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Delhi Wine Club

Posted: Thursday, 17 June 2010 10:31

Feature: EU Wine Diplomacy and Indian Exports

Recent participation of some of Indian wineries in London wine Fair LIWF was a step in right direction but it must be understood that in the international wine business a lot of wine diplomacy is required to gain access to the target markets and this access can only be achieved by entering bilateral trade agreements writes Rajiv Seth.

Very often these bilateral trade agreements in wine industry are driven by economic and political concerns and require a careful study to knit the web so that to extract the best deal for Domestic wine industry and this can only be achieved through seasoned wine diplomacy.

Speaking for the International wine business Indian wine industry is just in its infancy and due to its newly born status each wine group will try to lure us to the way best suited to their business interests.

A careful study of these bilateral trade agreements will reveal that it takes a lot more then just to produce a good wine from a good harvest and winning a high score from a manipulated wine testing and having best wine critics on your side to talk about it in acclaimed wine circles but what needs to be understood is how far the compounded interests of both the negotiating parties be best served.

The Case of Canadian Icewine and EU

As long as established international trade agreements are observed, the EU has the undeniable right to set its own regulations about what may be imported. In fact history tells us that EU has mastered the art of wine diplomacy and got away with whatever it eyed. Take the case of Canadian Ice Wine. In the 1990s ice wine, a new product produced in Canada, became a sensation in the wine world and won major awards in competitions in Europe. Canadian exports of ice wine to Japan and other Asian countries increased quickly, and the prospect of breaking into the European market seems bright.

Despite years of trying, Canada had never been able to gain free access to markets in Europe. A major obstacle was the EU's insistence that only wines made by specific "traditional" winemaking practices be allowed to enter their markets.

One of the barriers to international trade has often been "enological practices." Technical wine making requirements and regulations vary from one country to another, due to many factors including climate variations, local conditions and tradition. Insisting that imported wines meet another nation's standards was a convenient way of restricting access to wines from abroad.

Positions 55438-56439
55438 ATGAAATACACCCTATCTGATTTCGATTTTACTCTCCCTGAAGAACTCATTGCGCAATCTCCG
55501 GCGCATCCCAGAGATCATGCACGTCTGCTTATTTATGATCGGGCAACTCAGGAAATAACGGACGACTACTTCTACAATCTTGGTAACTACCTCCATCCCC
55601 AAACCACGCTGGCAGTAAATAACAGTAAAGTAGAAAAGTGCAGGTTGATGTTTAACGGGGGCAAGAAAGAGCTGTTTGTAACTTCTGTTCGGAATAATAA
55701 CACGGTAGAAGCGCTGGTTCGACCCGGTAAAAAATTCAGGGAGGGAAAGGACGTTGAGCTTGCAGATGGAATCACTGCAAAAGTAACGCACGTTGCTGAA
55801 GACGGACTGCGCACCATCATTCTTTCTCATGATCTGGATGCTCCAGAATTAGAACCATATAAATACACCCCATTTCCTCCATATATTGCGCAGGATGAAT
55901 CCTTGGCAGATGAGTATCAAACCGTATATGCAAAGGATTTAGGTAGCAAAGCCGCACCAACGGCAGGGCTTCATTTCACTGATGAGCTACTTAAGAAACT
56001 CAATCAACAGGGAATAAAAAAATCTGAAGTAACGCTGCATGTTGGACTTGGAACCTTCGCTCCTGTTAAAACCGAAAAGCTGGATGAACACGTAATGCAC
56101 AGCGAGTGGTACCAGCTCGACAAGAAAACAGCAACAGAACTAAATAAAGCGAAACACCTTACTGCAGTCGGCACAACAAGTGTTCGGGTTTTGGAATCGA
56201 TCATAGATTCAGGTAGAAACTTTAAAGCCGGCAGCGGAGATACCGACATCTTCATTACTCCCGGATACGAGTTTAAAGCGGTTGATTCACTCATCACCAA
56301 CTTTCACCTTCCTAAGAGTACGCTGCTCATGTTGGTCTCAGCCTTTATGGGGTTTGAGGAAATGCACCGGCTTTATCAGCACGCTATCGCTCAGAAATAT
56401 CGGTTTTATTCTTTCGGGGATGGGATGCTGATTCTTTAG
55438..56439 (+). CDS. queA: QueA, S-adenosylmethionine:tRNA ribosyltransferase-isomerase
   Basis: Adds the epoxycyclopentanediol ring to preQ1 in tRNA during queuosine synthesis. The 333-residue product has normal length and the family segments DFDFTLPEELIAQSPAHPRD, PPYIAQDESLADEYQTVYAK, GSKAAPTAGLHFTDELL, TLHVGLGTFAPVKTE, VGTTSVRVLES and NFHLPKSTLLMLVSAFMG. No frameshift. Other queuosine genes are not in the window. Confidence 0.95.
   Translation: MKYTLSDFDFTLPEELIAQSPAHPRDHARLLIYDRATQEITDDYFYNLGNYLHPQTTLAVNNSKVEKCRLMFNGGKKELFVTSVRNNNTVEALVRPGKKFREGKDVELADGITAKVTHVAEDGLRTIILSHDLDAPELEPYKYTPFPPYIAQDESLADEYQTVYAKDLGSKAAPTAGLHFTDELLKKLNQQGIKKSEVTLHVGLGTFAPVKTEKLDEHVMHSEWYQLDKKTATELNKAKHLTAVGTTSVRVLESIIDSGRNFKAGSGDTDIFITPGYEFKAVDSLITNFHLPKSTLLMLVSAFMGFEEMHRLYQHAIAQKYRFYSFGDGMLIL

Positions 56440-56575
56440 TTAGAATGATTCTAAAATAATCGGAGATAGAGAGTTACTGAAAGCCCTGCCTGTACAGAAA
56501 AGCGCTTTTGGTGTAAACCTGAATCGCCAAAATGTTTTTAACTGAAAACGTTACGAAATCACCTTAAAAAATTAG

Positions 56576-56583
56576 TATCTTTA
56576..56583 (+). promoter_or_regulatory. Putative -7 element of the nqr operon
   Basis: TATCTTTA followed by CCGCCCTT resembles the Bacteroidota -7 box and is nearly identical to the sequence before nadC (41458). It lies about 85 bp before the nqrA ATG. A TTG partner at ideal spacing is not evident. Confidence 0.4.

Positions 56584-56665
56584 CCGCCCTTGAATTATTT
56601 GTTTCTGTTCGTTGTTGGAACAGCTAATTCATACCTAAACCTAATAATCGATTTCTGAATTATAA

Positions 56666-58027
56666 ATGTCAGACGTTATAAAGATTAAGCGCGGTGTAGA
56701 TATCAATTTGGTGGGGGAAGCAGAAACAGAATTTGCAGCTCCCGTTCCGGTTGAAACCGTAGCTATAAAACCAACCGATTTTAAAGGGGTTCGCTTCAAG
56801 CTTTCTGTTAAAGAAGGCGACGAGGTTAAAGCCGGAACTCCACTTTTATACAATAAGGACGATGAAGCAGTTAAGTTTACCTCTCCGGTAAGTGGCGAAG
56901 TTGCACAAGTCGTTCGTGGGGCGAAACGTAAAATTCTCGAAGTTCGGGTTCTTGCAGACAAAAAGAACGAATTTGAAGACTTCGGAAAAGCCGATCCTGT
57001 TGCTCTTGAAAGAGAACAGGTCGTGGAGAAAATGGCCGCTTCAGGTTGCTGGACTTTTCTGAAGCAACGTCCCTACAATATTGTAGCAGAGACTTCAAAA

It is a fact that all these discussions are more of economical than of oenological importance. But it is also a fact that the global wine world will have to make up its mind if new oenological practices are to be treated in the same way as traditional techniques. If this decision is a negative one, the very successful “New Wine World” will challenge the traditional “Old Wine World”. The already existing conflict initiated by the USA in leaving the OIV can spell disaster for the world wine trade.

In 2001, it was announced that the EU's Wine Management Committee was granting Canadian Ice wine access to the EU as a first step in furthering Canada/EU cooperation. Bilateral negotiations began and lasted until 2003, when a trade agreement was finalized and Canada signed the treaty in September 2003.

EU has its way with nomenclature

The trade agreement resolved not only enological practices issues, but also gave European winemakers exclusive right to use certain "traditional" names in the Canadian market. Names such as Bordeaux, Chianti and Madeira were prohibited immediately, while names such as Burgundy, Rhine and Sauternes were to be banned at the end of 2008, and other names such as Chablis, Champagne, Port and Sherry could no longer be used after Dec. 2013.

The EU knew exactly what it was doing, and one of the provisions in the agreement stated that after the effective dates, Canada could not allow wines with these names to be imported from any non-EU country, including the U.S., which at that time was supplying one of every six bottles of wine consumed in Canada. As a result of the agreement, Canada lost the right to use the term Champagne, but gained free access to ship Canadian wines to EU countries.

The US wines and EU

The EU also wanted a bilateral agreement with the U.S., which had withdrawn from the OIV in 2001 due to its insistence on adhering to specific traditional winemaking practices and its refusal to recognize new winemaking techniques. For the U.S., an agreement would help create a marketing certainty for exporters. Bilateral negotiations between the U.S. and the EU concluded in 2005, with a trade agreement providing for the mutual acceptance of winemaking practices .